The Valley of Amazement

Tan, Amy

Book - 2013
Average Rating: 3 stars out of 5.
The Valley of Amazement
Violet Minturn, a half-Chinese/half-American courtesan who deals in seduction and illusion in Shanghai, struggles to find her place in the world, while her mother, Lucia, tries to make sense of the choices she has made and the men who have shaped her.

Publisher: New York, NY :, Ecco, an imprint of HarperCollinsPublishers,, [2013]
Edition: First edition.
Copyright Date: ♭2013
ISBN: 9780062107312
Characteristics: xiv, 589 pages ;,24 cm


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Mar 16, 2015
  • evensenann rated this: 3 stars out of 5.

I think this book needed heavy editing for length. The story was interesting enough but could have been told in many fewer pages which would have made it a better read.

Jan 24, 2015

Well. I have read other A Tan books and have enjoyed them. I enjoyed this one. But, I was very interested to read the comments of others. I too, skipped along, not bored exactly but waiting for something to unfold. I wasn't "offended" as some others were by the content, it all seems/ed plausible given the times. Explicit, yes, pornographic... bit harsh. Basically, the book wasn't as good as I had hopedbut certainly had entertainment value for lack of another word. Don't regret the time spent reading it.

Dec 17, 2014
  • tenj rated this: 4.5 stars out of 5.

I feel like everyone wanted this to be the Chinese version of Memoirs of a Geisha. This book, however, is more. It's rougher, softer, scarier, deeper, truer, and harder to ignore. The difference lies in the fact that the author is a woman, and one who's own lineage contains stories similar to the ones written. The author of Memoirs...was a white male who more or less stole the words.

Yes, there are painfully descriptive bedroom scenes (and a lot of them). There are exceedingly grotesque realities and a new but familiar heartache at every turn. Nothing is really off limits. Tan's honesty alone is alienating and enough to justify the criticism. It is just plain uncomfortable. It made me wince and I literally passed out during one part. I get why some people would put this down halfway through. I did not, and I don't condemn it in length, subject, taste, or result.

Tan wrote it in such a way that I felt like she was telling me a secret. Because of detailed and taboo subject matter, she instantly makes her readers part of an inner circle. You feel like she's not sharing this with just anyone, but with someone fated to hear it. So I became committed, and in doing so I was able to feel the confusion, desperation, shock, resignation, and indulgent joy of these lives. If I could just get past one more painful page, I might be rewarded with a better fate. I enjoyed the floral themes, the ties of women to one another, and the breathlessness caused by highs and lows of love and tragedy.

I want to go around recommending this book to everyone, but it is just too pungent to do so. I can only speak for myself. For me, there are no subjects more dear than motherhood and history. I'll continue to eat up any such tales Amy Tan churns out regarding the two with so much enthusiasm, you'd think I was being paid to fake it.

Aug 30, 2014
  • kkelly00 rated this: 4 stars out of 5.

Story of 3 generations of Chinese/American women in China who disconnect from their mothers in various ways and make their own lives. Central parts of their lives are a high-class brothel and wealthy men who befriend them.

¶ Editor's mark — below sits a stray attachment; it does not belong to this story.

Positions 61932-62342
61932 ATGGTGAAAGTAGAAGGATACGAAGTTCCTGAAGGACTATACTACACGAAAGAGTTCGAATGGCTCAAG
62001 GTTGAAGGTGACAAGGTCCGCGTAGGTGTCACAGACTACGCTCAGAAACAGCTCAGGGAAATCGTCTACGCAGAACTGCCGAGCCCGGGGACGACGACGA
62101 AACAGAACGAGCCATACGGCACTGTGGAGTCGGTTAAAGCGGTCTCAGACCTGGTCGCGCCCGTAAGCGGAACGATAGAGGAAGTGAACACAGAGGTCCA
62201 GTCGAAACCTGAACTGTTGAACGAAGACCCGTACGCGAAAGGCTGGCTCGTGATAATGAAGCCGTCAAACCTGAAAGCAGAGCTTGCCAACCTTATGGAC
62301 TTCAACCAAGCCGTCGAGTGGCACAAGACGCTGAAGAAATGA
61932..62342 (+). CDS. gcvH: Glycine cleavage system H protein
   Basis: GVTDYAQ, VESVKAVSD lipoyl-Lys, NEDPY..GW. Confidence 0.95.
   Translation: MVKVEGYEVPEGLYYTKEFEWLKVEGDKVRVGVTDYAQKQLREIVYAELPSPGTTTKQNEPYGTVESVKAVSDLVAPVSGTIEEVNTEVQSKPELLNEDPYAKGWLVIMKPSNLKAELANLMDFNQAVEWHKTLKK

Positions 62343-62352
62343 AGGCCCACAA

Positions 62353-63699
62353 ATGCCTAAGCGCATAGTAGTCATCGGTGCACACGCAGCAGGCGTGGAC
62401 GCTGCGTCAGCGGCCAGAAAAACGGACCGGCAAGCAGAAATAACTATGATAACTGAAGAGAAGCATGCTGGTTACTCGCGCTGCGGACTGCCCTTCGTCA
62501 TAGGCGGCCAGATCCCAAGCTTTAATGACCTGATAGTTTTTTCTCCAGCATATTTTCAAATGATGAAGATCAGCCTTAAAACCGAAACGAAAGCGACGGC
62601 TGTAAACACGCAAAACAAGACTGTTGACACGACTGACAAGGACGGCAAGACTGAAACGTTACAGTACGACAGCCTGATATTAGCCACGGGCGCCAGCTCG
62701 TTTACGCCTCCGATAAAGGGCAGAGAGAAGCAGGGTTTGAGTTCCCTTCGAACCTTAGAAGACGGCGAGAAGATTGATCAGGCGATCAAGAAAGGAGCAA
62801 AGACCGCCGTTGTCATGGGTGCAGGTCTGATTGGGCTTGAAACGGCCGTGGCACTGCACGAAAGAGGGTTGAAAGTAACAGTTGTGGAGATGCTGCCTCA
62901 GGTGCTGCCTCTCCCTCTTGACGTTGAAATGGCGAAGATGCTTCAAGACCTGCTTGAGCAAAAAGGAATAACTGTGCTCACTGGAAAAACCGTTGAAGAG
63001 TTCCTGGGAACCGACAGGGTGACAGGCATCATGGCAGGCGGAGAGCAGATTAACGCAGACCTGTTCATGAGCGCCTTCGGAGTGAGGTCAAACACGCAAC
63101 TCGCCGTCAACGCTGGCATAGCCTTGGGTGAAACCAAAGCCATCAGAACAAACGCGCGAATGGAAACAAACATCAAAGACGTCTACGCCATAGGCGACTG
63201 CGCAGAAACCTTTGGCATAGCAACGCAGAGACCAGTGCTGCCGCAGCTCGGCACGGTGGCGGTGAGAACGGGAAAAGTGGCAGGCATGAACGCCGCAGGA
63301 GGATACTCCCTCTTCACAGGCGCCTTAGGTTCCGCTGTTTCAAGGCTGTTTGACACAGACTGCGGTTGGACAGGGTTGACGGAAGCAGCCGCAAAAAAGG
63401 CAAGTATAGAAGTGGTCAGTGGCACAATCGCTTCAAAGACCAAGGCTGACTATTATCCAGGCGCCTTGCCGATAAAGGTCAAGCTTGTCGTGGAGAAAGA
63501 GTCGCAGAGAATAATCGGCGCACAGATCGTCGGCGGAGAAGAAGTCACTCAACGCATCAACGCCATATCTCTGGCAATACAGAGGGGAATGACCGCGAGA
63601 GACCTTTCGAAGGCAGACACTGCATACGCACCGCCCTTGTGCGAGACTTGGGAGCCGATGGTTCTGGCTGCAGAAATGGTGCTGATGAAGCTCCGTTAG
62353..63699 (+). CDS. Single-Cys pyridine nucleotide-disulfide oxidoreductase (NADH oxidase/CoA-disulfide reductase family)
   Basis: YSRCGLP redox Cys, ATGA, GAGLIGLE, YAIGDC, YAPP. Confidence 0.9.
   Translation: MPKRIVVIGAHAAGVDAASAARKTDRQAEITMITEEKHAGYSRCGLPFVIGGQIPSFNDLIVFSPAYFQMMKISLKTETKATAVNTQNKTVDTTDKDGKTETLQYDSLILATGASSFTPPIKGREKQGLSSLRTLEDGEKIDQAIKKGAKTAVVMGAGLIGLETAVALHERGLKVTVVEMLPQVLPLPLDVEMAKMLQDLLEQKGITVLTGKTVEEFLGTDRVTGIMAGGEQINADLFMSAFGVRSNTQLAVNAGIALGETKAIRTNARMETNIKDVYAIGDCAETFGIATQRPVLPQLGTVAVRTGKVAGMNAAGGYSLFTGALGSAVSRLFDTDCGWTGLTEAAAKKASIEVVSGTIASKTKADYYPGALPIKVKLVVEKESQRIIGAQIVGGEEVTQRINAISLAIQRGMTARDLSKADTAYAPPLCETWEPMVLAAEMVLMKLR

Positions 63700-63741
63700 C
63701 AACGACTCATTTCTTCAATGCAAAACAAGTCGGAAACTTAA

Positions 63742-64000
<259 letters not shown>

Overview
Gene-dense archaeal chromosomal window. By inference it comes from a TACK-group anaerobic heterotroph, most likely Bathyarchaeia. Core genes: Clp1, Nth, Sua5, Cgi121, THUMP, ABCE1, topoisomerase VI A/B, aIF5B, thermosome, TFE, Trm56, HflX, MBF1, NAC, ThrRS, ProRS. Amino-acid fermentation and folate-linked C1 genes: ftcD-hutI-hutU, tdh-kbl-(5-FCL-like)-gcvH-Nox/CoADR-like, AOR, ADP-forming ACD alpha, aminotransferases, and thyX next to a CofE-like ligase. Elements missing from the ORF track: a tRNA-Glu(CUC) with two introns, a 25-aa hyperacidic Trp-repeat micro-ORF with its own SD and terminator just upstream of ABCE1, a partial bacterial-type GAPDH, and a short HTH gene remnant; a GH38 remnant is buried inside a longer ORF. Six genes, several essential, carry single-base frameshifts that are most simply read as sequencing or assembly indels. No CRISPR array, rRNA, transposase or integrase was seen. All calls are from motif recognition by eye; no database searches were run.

Aug 17, 2014
  • DorisWaggoner rated this: 3 stars out of 5.

The bare outline of the story has great promise. But it's way too long. And while the characters might well have talked or thought about sex in that much detail, I didn't want to read about that much detail. A Shanghai prostitute, sure. A 14 yr old strictly-raised San Francisco girl--I don't think so! Some of it's funny, yes. The section on the sister-wives learning to enjoy each other's company and trust each other enough to escape together was a highlight. I only finished it, though, because I wanted to know what on earth any of this had to do with the Hudson River Valley, mentioned on the fly leaf! It was a long way from "The Joy Luck Club," which I go back to over and over. In other words, I don't think this book shows growth in a writer.

Jun 01, 2014
  • bixby rated this: 3 stars out of 5.

3 generations of courtesans in Shanghai... started out quite interesting but I felt it was too long and the story was drawn out.

May 12, 2014
  • brit4321 rated this: 3 stars out of 5.

This book needed some serious editing. Way too rambling. A lot could have been cut...and that would have improved the story. ! did finish it, but that's more a reflection on me than the book. Disappointing.

May 09, 2014
  • jcavenaugh rated this: 5 stars out of 5.

I loved this book, while I agree it as less amusing as Saving Fish From Drowning and as thought full as others, being a mother I felt eager and compelled to finish this book. The hopes and dreams of these women during this historical era really felt true to me in what these poor women went through. Some of the sections may be to graphic for some but her choice of words was truly gifted in toning down some of the uncomfortable erotic sections. What these women persevered through was truly incredible.

Apr 05, 2014
  • trgoethe rated this: 2 stars out of 5.

Way too long! Was she writing a screen play? It could make an interesting erotic movie.

Feb 17, 2014

I love Amy Tan but I couldn't finish this book. Huge disappointment!

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Feb 08, 2014

"I was chasing after happiness, that false salvation, all the way to a desolate place. I might not find it. And if I did, it might simply be the illusion I had created in my mind, and if I held onto it as real, I would exist only as part of that illusion."


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